Take my own career: I moved to New York City with a freshly minted university degree in music. I was a pianist who especially loved jazz. But I was quickly dazzled by Wall Street which, in the late 1980s, was the place to work. I secured a position as a secretary in a financial firm and started night school to learn about investing.

A few years later, my boss helped me make the leap from support staff to investment banker. It was an unlikely, thrilling new opportunity that required his sponsorship and support. After a few years, I jumped again to become a stock analyst, and I scaled that curve to achieve an Institutional Investor ranking for several successive years.

When I began, I was excited to be a secretary on Wall Street. I was also excited to become an investment banker. And I loved being a stock analyst. Though I started in each of these positions at the low end of their respective learning curves, I was able to progress and achieve mastery in all of them.

Eventually, I became a little bored with each job and started looking around for a new challenge to jump to. Most of us follow similar patterns — our brains want to be learning, and they give us feel-good feedback when we are. When we aren’t, we don’t feel so good. The human brain is designed to learn, not just during our childhood school years but throughout our life spans. When we are learning, we experience higher levels of brain activity and many feel-good brain chemicals are produced. Managers would do well to remember that.

Because every organization is a collection of people on different learning curves. You build an A team by optimizing these individual curves with a mix of people: 15% of them at the low end of the curve, just starting to learn new skills; 70% in the sweet spot of engagement; and 15% at the high end of mastery. As you manage employees all along the learning curve, requiring them to jump to a new curve when they reach the top, you will have a company full of people who are engaged.

You and every person on your team is a learning machine. You want the challenge of not knowing how to do something, learning how to do it, mastering it, and then learning something new. Instead of letting the engines of your employees sit idle, crank them: Learn, leap, and repeat.

HBR: How to Motivate Yourself When Your Boss Doesn’t

Do you request feedback from your peers and/or managers? What do you do to motivate yourself? Below is a blog from the Harvard Business Review by Julie Mosow:

How to Motivate Yourself When Your Boss Doesn’t

Let’s face it: some bosses are not inspiring. They don’t motivate us to perform at our best — let alone improve our skills. What should you do if your boss is too hands-off, ambivalent, or downright demotivating? How can you keep your engagement up and your own professional goals on track? Is it possible to motivate yourself?

What the Experts Say

The good news is that while your boss has a lot of influence over how engaged you are at work, you can put yourself in the driver’s seat. “Employees have more control than they realize over their ability to build and sustain motivation in the workplace,” says Heidi Grant Halvorson, a motivational psychologist and author of Nine Things Successful People Do Differently. There are many factors that influence motivation, but “the most significant one is a sense of progress,” says Monique Valcour, professor of management at EDHEC Business School in France, citing Teresa Amabile and Steven Kramer’s book, The Progress Principle. “And that comes from the feeling that we are doing work that is meaningful to ourselves, to our colleagues, to the organization, and to the world at large.” Halvorson adds: “Changing your mindset and habits can drive a more fulfilling, more motivated approach to work no matter who your manager is.” Here’s how to motivate yourself when your boss doesn’t.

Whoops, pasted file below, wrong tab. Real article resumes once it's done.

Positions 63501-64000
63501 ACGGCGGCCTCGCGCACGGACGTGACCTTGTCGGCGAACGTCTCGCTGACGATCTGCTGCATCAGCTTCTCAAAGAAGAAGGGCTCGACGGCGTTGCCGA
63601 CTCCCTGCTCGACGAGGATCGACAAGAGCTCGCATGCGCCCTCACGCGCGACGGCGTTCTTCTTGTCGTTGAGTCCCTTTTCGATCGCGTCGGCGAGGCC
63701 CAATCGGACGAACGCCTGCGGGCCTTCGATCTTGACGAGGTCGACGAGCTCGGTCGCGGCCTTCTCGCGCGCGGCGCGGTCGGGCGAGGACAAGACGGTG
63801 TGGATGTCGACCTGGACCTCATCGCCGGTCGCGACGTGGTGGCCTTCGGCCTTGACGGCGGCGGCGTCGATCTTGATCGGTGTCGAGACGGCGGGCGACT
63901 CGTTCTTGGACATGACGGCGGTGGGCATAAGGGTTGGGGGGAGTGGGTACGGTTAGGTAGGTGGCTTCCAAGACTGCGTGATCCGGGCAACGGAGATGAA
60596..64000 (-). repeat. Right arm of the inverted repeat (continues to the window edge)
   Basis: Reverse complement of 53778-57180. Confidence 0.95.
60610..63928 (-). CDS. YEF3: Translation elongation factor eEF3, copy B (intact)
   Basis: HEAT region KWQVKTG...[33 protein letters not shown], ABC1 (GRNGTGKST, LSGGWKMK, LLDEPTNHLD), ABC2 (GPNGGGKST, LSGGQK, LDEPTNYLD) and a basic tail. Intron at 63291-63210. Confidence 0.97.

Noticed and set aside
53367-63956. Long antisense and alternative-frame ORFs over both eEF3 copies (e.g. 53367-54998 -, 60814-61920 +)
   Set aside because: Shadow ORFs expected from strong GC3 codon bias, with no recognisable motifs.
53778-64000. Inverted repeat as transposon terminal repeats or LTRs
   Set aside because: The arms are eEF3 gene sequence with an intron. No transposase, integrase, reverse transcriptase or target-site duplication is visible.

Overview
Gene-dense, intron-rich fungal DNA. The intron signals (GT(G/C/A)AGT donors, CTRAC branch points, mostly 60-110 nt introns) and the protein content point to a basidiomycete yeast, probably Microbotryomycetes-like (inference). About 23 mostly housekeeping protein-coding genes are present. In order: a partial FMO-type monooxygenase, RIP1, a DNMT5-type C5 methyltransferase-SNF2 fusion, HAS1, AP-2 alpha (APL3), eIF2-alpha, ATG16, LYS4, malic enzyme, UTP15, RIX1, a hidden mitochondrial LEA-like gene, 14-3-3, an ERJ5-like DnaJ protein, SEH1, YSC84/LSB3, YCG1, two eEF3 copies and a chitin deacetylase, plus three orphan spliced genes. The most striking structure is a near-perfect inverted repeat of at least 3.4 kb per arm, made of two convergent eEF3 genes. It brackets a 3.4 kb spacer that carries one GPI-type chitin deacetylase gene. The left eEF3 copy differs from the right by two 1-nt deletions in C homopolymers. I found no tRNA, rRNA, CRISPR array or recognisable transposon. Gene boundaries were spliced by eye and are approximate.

Understand what makes you tick

If your manager doesn’t motivate you or, even worse, undermines you, it’s important to figure out what drives you personally and professionally. In The Progress Principle, Teresa Amabile and Steven Kramer stress that motivation stems from three things: love of the work itself, the desire to receive recognition, and a sense that our work matters and connects us to others. So ask yourself: When was the last time you felt a sense of meaning and purpose at work? What were the conditions that allowed those feelings to flourish?

Set your own goals

Valcour points out that many people feel they’re sprinting in place with no extra time to tackle anything other than their day-to-day responsibilities. However, it’s important to step back and look at the big picture. Make an individual career plan to help you track your projects and results and set goals for your own development. While some of these goals may be directly related to your current role, others may be geared toward learning and exploring areas of interest outside your job description. Even though it’s tempting to set demanding goals for yourself, Halvorson cautions against going overboard. “Although it’s counterintuitive, setting unrealistic or overly ambitious goals can actually be demotivating because there’s so much on the line,” she says. Instead, set goals with smaller milestones so that you can celebrate your progress each step along the way.

Use if-then planning